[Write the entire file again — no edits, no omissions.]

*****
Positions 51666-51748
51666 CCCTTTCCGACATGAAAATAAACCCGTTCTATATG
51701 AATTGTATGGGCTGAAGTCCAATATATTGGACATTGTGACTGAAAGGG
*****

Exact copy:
Positions 51666-51748
51666 CCCTTTCCGACATGAAAATAAACCCGTTCTATATG
51701 AATTGTATGGGCTGAAGTCCAATATATTGGACATTGTGACTGAAAGGG